The Irish Centre for Human Rights continues its lunchtime seminar series with 'A Pipe Dream? Ending Direct Provision' by Dr Liam Thornton. The seminar takes place at 1pm, Tuesday, 28th February 2023, in the Seminar Room, Irish Centre for Human Rights. All are welcome to attend.  The system of direct provision for persons seeking protection in Ireland has been in existence for almost twenty three years. In February 2021, the White Paper on Ending Direct Provision was published, acknowledging direct provision as a rights violating system and providing a road map to its end. Fast-forward two years, with such a changed socio-political landscape due to Russia’s war on Ukraine, has the White Paper become nothing more than a pipe-dream?  In this presentation, Dr Liam Thornton will consider some key issues relating to the implementation, or lack thereof, of the White Paper to date in the areas of right to shelter and right to social assistance. Adopting a lens which argues for the centrality of socio-economic rights protection for asylum seekers in Ireland, Dr Thornton argues - based on extensive freedom of information requests - that the potentials for White Paper implementation have diminished significantly. This is due to the arrival of significant numbers of persons entitled to Temporary Protection from the Ukraine, as well as an increase in numbers seeking international protection. However, these are not the only reasons, further contextualization, in particular highlighting continued civil servant/bureaucratic resistance to implementation of affirmed government policy, as well as public resistance to rights protection for asylum seekers, may result in the continued existence of the system of direct provision. Biography Dr Liam Thornton is an associate professor in the School of Law, University College Dublin. His research interests encompass aspects of asylum and refugee law, human rights law, legal systems and socio-economic rights. His recent report on the implementation of the White Paper, with Dr Abayomi Ogunsanya, conducted for Nasc  was published in February 2023. This report was funded by the Irish Human Rights and Equality Commission (IHREC) under the IHREC Grant Scheme.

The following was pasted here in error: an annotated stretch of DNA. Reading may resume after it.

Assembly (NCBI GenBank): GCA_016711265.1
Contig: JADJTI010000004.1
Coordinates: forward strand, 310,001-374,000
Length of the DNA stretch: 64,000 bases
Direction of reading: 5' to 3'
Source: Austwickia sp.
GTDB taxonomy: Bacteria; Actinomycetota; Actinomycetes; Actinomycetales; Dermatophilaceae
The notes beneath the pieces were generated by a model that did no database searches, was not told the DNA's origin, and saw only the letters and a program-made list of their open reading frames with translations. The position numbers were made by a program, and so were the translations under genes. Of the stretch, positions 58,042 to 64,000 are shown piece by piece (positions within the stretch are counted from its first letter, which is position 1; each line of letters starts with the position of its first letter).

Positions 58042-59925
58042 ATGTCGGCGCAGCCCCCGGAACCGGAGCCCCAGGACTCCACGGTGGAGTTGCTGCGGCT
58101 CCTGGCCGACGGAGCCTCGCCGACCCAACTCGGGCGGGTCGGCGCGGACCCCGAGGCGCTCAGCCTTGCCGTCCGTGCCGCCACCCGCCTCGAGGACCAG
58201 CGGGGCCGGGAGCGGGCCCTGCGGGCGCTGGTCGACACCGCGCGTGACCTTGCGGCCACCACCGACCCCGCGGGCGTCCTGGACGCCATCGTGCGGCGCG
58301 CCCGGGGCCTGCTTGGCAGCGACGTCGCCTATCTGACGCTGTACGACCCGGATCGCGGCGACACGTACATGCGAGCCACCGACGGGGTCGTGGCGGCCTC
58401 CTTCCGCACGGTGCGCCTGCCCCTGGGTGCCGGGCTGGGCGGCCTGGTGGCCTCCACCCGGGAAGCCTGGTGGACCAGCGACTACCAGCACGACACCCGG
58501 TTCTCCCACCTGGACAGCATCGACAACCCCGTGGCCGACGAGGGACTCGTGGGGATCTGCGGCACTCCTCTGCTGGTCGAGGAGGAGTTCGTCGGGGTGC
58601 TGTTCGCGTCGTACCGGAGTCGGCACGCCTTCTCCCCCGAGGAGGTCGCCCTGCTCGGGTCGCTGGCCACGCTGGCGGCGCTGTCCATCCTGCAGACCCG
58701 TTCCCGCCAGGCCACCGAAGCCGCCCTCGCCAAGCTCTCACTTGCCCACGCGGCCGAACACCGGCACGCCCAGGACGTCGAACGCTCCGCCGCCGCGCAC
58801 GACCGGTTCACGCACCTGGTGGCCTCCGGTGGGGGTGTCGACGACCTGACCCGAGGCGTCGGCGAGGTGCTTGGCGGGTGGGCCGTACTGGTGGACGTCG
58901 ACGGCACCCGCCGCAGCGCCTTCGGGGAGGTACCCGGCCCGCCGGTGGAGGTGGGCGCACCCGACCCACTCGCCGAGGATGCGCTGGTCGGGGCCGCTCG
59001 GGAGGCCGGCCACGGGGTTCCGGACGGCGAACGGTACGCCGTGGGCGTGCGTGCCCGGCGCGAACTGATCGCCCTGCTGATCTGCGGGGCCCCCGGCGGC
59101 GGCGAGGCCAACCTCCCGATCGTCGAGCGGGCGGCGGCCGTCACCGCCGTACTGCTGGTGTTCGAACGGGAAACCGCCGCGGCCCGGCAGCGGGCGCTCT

Tuesday, 14 February 2023

Elizabeth Coppin has today published her personal response to the recent Decision of a majority of the United Nations Committee Against Torture (CAT) in her Individual Communication against Ireland: Coppin v Ireland. The majority Decision finds in favour of Ireland under articles 12, 13, 14 and 16 of the Convention Against Torture.  Three Committee members issued dissenting Opinions. The dissenting Opinions highlight the inconsistency between the majority’s Decision and the CAT’s previous Concluding Observations concerning Ireland in 2011 and 2017, as well as the United Nations Human Rights Committee’s Concluding Observations concerning Ireland in 2022.  These developments follow a landmark Admissibility Decision in 2020, finding that the CAT had full jurisdiction to consider the merits of Mrs Coppin’s Complaint notwithstanding Ireland’s claims that the matters raised were historical and that Mrs Coppin had waived her rights in exchange for ‘ex gratia’ payments.     Also today, Mrs Coppin published key documents from her case in the public interest: Coppin v Ireland, Witness Statement of Elizabeth Coppin Coppin v Ireland, Expert Psychological Report of Professor Nimisha Patel Coppin v Ireland, Complaint Coppin v Ireland, State Defence on Admissibility Coppin v Ireland, Elizabeth Coppin Reply to State Defence on Admissibility Coppin v Ireland, State Defence on Merits Coppin v Ireland, Elizabeth Coppin Reply to State Defence on Merits Coppin v Ireland, State Observations on Elizabeth Coppin Reply Coppin v Ireland, Elizabeth Coppin Reply to State Observations On 13 February 2023 Mrs Coppin visited the Irish Centre for Human Rights to discuss her Individual Complaint and to share with staff and students her response to the CAT’s final Decision.  Elizabeth Coppin’s full case file is being prepared for permanent preservation and access at the University of Galway Library and Archives. Dr Maeve O’Rourke has worked as a member of Mrs Coppin’s legal team since 2018, and students of the Human Rights Law Clinic have partnered with Mrs Coppin in research and preparation for the permanent deposit of her personal archive at the University of Galway.  Click here and here for analysis of the CAT’s final Decision and dissenting Opinions by Professor Máiréad Enright and Professor Natasa Mavronicola of Birmingham Law School.    Picture: Elizabeth and Peter Coppin at the Irish Centre for Human Rights on 13 February 2023, with Mary Harney, PhD scholar, Dr Maeve O’Rourke, and students of the Law (BCL) and Human Rights undergraduate degree.